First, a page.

Phone, text and email should work like DNS entries
You see it every day — please fill out your address, phone number, and email.
Some company puts it into their database. It lives there forever — even after it’s no longer accurate. It is put into marketing lists and sold to the highest bidder. It’s stolen by hackers and re-sold to spammers. Once you give it out, you can’t take it back.
Anyone who gets your contact information can interrupt you at any time and consume your attention. More than half of communications sent by phone, email or postal mail are now robots trying to get the attention of humans.
Our surveys find people are increasingly giving out incorrect or dead-end contact information because of these problems. And real people are finding it hard to reach each other for real communications — because every communication is presumed guilty of being a SPAM or scam until proven innocent. What if we’re doing contact information all wrong?
The basic architecture of contact information is broken. We need to move from a Rolodex model to an internet DNS model.
We’re Still Using the Rolodex Model
In the pre-internet era, humans faced severe limits on how information could be accessed and updated. We built our system of contact information based on those limits. It was necessary for each individual to have a Rolodex of phone numbers for people they know. You needed printed information on your desk, so you could dial the phone or put an address on a letter.
Today, we’ve put those handwritten Rolodex cards into digital form on our smartphones. We’ve put those paper customer files into CRM systems and marketing databases. But the underlying architecture has remained the same.
Today, your contact information exists in hundreds of different places — in your friends’ phones, in your doctor’s electronic medical record, in the customer databases of your favorite companies, and in the databases of spammers and scammers. In some of those places, it’s correct and up to date. In other places, it’s wrong or outdated.
The “benefit” to this approach, in theory, is to limit the number of people and companies that can interrupt us and harvest our attention with a sales pitch. It hasn’t worked. Most communications now are robots trying to get the attention of humans.
It’s time for radical change in how we think about contact information. Let’s start with a simple example.
Fixing Postal Addresses
A postal address is really a sensible thing for a building to have. A letter sent to that address will get to the right building almost every time, across years and decades. The building is not going to move anywhere.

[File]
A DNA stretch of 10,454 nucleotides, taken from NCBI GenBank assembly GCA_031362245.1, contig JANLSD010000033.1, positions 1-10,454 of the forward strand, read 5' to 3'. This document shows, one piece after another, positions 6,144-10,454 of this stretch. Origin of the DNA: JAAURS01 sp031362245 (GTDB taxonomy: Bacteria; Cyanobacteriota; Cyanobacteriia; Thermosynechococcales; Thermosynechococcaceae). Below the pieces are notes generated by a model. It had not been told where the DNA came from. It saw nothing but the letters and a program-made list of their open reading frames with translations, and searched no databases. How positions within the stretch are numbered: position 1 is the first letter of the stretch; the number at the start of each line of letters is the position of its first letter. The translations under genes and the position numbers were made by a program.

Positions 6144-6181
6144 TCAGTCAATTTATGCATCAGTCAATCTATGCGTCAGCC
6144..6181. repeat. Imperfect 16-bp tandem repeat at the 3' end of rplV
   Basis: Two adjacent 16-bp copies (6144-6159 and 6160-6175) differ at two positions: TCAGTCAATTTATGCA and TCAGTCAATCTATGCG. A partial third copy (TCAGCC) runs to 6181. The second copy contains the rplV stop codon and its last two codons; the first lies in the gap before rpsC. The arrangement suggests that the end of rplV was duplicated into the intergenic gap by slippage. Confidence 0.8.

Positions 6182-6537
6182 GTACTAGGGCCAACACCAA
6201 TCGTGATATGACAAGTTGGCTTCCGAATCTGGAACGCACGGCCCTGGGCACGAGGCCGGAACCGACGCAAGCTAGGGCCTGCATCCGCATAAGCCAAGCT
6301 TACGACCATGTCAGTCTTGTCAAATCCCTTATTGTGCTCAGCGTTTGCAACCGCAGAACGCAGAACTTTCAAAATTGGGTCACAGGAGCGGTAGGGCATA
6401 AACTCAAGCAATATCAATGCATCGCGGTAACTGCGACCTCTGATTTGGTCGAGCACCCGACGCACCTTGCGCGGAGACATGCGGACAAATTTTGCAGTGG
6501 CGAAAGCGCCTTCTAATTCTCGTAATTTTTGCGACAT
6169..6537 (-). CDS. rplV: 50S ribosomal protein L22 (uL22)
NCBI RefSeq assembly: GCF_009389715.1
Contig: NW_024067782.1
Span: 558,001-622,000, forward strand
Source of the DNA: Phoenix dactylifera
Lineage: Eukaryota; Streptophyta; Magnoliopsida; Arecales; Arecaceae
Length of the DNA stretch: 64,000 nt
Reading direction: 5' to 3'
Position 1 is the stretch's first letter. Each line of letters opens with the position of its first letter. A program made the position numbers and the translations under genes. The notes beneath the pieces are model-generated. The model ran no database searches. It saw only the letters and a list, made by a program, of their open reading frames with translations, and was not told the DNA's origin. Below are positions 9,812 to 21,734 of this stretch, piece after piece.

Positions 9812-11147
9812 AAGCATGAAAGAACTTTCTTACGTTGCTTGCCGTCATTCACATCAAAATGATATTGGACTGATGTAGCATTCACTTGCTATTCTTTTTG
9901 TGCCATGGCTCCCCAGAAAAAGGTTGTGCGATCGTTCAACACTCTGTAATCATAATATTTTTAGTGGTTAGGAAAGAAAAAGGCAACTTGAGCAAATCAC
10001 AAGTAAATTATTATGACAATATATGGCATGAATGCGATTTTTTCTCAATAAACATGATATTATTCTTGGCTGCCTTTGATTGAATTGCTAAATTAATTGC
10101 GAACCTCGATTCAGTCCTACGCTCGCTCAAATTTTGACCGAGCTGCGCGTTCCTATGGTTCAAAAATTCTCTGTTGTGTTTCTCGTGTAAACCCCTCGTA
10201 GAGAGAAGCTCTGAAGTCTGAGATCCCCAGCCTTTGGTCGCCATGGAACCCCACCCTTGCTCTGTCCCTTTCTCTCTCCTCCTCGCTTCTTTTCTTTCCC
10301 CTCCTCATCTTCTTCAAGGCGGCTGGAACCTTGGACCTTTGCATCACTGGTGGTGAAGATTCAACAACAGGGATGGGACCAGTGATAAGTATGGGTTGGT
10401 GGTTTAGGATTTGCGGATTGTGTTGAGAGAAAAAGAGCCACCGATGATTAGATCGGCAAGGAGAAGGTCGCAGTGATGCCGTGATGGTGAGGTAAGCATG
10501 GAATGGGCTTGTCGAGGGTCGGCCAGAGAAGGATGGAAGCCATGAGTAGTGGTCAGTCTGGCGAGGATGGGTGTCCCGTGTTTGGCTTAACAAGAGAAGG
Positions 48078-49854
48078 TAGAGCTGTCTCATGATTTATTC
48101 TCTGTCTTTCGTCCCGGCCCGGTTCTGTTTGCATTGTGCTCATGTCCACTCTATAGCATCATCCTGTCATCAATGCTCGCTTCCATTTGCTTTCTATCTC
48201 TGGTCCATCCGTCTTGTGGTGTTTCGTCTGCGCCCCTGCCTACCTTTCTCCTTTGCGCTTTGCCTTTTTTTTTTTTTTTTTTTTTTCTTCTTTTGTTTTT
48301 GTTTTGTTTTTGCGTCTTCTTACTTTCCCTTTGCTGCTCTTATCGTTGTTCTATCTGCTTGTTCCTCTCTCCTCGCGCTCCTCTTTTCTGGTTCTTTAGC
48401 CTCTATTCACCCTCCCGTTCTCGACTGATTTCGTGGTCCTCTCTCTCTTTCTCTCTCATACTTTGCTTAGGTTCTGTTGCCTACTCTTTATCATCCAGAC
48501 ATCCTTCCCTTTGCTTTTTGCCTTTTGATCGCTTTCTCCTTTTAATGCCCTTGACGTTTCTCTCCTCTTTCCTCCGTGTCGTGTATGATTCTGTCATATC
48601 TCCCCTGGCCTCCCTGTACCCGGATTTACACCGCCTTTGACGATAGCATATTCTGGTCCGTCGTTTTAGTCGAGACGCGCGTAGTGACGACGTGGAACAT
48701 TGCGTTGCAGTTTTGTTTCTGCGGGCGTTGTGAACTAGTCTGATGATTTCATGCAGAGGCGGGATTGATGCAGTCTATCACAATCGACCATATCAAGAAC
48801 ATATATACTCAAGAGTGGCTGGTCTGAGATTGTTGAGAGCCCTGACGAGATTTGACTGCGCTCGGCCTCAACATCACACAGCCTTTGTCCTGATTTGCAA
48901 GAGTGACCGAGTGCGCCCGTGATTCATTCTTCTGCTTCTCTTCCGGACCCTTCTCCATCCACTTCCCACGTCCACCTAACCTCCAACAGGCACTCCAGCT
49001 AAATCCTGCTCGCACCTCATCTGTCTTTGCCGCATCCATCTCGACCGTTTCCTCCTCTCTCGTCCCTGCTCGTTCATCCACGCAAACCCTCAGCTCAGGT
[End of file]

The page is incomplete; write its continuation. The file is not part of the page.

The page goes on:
But a postal address for a person? The likelihood that a letter will get to the right person declines dramatically with the time since the address was collected. After 5 years, more than half of the time the letter will not arrive to the right person.
The right thing for a national post office to do, is to assign everyone a postal number at birth. When you give your address to your state DMV, or to the wireless company for billing purposes, you would give them this postal number.
You would be responsible for keeping the Post Office updated with an accurate physical address or mailbox to deliver your mail to. If you move from Portland, Maine to Portland, Oregon — just walk into the local post office in Oregon, prove your identity, and tell the USPS where to send the mail now.
What you would never again be responsible for, is keeping your mailing address current and correct in the separate databases of hundreds of companies, hundreds of individuals, and dozens of governmental agencies from the local to the national.
That’s how you make the post office work like DNS — the internet domain name system you used to find and access this article.
Why DNS is a Better System
When you register a domain name, such as Medium.com, you are creating a trusted path for others to find you. You are registering your website’s current IP address with an Authoritative Name Server, essentially a “Post Office”, who tells everyone else where to find you right now.
The DNS system is open, so that any person or entity can register an address. It’s largely managed by private companies. As we think about a better addressing system for the internet era, DNS shows us that it doesn’t have to be a monopoly or governmental solution. As long as everyone agrees on the process to follow in looking up an address, it can be both authoritative and decentralized.
The DNS system is not perfect, but the system overall has proven robust. The likelihood of reaching a URL address, from google.com to irs.gov, is much higher than the likelihood of reaching a person via email or phone call. DNS outages (usually driven by DDoS attacks like this one) do happen, but the overall reliability of the system is high.